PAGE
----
Essay On Romantic Love

2003 Words9 Pages
1. Introduction
Religion has commonly been conceptualised as a sacred entity that is the binary of the secular world (Matthews, 2012). Hence there have been debates over whether human emotions such as romantic love can be compatible with religion as these traits may be deemed as human hubris in religion. Romantic love is an eclectic concept that can take on different meanings in different contexts; hence the romantic love that I will discuss in this essay will be based on the concepts of Romanticism and Love. Romanticism is the response to the Enlightenment which exalted “the mind and reason as the sole source of knowledge and experience”; conversely, Romanticism emphasised the “emotional experience of life” and the individual’s experiences (Lippy & Williams, 2010). Next, love, according to the “Triangular Theory of Love” would entail “intimacy, passion, and commitment” (Sternberg, 1986). Therefore the definition of romantic love in this essay would be the awe-inspiring and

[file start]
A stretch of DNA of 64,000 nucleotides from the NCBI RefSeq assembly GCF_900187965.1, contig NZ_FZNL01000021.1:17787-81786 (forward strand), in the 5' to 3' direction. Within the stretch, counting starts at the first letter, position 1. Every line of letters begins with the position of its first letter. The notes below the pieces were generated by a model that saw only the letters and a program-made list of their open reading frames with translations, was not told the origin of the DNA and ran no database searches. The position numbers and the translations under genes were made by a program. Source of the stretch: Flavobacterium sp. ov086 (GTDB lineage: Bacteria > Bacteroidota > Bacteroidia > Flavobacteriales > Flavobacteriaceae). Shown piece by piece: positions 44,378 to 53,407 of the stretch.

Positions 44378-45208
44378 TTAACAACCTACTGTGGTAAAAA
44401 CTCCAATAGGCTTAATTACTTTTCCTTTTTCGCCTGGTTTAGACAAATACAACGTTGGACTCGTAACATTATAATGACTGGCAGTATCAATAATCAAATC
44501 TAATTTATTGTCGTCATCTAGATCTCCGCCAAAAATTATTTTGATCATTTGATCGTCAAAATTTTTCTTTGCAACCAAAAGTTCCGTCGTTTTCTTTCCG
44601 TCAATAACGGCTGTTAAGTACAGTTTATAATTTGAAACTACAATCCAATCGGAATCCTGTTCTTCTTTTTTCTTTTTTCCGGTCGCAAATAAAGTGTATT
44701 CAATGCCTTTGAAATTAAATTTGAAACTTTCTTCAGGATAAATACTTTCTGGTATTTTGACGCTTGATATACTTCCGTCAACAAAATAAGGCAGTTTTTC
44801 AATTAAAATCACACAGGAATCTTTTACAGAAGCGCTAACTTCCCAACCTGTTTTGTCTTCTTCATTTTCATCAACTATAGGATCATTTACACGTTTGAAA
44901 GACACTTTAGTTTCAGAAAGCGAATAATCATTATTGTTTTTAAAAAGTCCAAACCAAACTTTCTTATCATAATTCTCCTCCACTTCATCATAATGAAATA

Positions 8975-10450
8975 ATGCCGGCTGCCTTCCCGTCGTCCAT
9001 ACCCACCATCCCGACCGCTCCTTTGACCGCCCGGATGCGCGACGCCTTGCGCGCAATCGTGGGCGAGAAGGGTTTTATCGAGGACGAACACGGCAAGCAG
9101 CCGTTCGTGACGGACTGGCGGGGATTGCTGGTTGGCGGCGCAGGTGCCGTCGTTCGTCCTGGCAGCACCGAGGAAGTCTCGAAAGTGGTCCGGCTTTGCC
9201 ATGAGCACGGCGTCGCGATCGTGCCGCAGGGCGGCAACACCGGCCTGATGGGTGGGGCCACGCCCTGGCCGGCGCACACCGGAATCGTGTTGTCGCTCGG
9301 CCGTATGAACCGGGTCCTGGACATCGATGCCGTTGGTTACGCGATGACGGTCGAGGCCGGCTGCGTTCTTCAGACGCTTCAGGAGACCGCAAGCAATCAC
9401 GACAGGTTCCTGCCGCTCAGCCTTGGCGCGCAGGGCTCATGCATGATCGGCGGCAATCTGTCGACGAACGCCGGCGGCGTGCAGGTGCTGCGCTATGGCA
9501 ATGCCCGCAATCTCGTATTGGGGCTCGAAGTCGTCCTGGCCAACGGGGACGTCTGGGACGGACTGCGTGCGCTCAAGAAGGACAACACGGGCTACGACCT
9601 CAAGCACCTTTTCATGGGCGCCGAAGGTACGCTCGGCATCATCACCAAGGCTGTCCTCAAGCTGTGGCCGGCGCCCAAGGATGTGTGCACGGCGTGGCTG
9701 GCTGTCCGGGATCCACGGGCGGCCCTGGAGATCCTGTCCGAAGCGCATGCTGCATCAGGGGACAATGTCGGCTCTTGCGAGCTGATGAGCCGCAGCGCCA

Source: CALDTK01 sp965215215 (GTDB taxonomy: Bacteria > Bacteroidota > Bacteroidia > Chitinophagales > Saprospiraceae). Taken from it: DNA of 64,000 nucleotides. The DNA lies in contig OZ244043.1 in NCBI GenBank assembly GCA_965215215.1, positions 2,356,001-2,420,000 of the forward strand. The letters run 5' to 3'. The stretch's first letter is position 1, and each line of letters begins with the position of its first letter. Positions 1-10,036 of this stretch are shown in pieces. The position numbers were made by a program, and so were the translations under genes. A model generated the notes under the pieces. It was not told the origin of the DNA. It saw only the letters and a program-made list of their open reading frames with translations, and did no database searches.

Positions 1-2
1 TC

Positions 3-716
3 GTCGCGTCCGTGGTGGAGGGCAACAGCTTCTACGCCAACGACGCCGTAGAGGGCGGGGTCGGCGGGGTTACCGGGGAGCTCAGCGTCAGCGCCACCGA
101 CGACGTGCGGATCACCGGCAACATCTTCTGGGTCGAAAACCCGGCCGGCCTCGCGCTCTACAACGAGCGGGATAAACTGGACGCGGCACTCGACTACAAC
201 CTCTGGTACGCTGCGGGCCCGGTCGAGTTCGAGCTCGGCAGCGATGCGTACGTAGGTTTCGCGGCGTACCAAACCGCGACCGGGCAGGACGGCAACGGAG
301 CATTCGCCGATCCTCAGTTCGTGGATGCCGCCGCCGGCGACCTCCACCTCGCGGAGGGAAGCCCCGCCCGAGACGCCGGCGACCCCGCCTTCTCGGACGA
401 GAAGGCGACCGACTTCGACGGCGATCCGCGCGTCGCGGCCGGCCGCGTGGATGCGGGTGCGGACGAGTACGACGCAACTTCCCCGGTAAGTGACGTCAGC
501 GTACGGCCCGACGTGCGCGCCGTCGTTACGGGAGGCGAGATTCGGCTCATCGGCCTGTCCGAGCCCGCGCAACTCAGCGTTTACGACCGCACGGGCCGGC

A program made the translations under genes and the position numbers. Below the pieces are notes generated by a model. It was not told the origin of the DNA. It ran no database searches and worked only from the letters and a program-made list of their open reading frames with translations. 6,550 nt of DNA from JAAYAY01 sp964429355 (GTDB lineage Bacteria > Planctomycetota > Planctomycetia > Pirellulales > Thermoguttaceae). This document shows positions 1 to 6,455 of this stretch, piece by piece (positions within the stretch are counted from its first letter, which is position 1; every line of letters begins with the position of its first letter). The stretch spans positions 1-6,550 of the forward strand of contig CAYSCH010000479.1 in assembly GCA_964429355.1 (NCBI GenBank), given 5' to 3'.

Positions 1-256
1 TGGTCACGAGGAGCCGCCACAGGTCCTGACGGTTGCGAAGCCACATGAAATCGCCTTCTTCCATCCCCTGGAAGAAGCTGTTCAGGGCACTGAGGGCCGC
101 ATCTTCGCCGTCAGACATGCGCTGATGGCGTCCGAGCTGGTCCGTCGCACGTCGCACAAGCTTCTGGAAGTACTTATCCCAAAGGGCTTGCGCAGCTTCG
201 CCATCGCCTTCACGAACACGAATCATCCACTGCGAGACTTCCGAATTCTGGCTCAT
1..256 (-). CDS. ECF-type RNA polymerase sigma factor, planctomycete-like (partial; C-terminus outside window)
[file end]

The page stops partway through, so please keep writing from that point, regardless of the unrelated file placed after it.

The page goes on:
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He was known to have walked long distances to help a single person. The Buddha also broke socio-political barriers and “challenged the caste system”. He “gave women full freedom to participate” in Buddhism by accepting them into his ministry and “enobled” the status of criminals and courtesans when they were despised by the rest of society. To the Buddha, “the whole of mankind is one family” (Dhammananda, 1987).

Romantic love thus existed between the Buddha and His followers because he sacrificed his life of luxury at the prime of his life to personally teach people how to escape suffering, and in the process he had to go through many years of suffering and similarly, his followers followed in his arduous footsteps and renounced their family ties and material possessions.

3. The Incompatibility of Romantic Love and
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